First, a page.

Choosing the Best Material for Outdoor Furniture

It may be a bit more complicated to choose outdoor furniture than it is to choose pieces for inside your home, as your outdoor furniture needs to be durable and endure a variety of weather conditions and extremes in temperature. Many people are also a bit rougher on outdoor furniture than indoor items, as you might be more likely to eat while lounging on the patio than when in your home's living room, which exposes patio furniture to the risk of spills and food stains. You may be more likely to put your feet on your patio furniture and allow pets to climb onto it as well!

All of this means that your outdoor furniture needs to be very durable while also being attractive and comfortable. To ensure that your outdoor furniture pieces work for your space, note a few pros and cons of some material options. This will help you then determine the style of furniture that is right for your home's exterior.


Canvas, vinyl and other such materials are rough and rugged and meant to withstand scratches from animals and other such damage. These materials also have the advantage of offering various designs and colours, so you can brighten up your home's patio with lots of vivid patterns. The downside of fabric or upholstered pieces is that they might not be as durable against inclement weather as you expect; the fabric may show stains after being exposed to heavy rains and may eventually discolour or fade.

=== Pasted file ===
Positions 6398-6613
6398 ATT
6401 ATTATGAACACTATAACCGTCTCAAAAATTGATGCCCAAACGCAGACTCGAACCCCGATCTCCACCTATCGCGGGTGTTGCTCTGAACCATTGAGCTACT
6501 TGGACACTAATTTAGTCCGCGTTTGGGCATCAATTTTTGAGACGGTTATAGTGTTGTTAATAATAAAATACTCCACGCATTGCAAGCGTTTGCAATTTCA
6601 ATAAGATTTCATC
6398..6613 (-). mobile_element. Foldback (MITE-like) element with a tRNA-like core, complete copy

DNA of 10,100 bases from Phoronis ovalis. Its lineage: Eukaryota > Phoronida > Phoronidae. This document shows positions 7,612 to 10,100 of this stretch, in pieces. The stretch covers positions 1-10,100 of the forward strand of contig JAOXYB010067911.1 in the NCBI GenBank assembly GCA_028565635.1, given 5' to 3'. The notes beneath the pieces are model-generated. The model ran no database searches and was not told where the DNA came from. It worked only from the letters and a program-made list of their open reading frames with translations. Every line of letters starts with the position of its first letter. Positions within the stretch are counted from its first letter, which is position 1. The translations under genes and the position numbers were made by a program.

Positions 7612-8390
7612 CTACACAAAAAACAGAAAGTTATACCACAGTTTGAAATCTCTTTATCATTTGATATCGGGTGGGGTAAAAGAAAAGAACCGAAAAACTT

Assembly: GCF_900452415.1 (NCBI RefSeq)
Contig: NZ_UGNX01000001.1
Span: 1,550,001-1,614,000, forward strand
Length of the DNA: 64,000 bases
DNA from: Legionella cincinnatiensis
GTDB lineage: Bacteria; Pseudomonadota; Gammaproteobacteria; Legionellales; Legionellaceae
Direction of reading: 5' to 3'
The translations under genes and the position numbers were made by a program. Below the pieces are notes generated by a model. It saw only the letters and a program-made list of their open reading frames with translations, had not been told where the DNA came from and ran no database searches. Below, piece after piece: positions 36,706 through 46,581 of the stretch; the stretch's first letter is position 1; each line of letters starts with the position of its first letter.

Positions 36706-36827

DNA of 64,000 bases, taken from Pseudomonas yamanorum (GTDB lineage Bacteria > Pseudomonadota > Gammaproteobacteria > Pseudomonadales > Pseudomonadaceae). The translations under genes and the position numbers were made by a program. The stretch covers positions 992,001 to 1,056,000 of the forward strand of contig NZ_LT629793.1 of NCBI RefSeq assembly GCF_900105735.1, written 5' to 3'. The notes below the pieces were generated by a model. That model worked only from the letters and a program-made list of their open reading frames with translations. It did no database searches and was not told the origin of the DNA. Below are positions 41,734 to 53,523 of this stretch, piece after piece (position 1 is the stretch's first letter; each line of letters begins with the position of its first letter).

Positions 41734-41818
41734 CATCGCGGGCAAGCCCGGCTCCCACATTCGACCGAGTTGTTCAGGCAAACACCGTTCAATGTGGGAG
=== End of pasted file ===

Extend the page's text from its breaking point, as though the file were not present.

Plastic and synthetics

Plastic and synthetic resins and similar materials are lightweight and easy to clean, but note that they may not be as durable as you assume. The plastics and synthetics used for outdoor furniture need to be very soft so they're comfortable for sitting, but this also makes them vulnerable to scratches and outright breaks. These materials can also absorb spills and stains more easily than you might expect. While they're very budget-friendly, these pieces may then need to be replaced more often.

Teak and bamboo

Bamboo and teak furniture are very dense and durable, so they won't get scratched very easily. These materials are also unlikely to fade or discolour due to exposure to the elements, although teak does fade naturally, going from a soft wood tone to a silvery grey shade. Teak and bamboo don't rust or corrode, nor do they need painting or staining over the years. They're very easy to maintain and can last for many years, even if left out and exposed to the elements.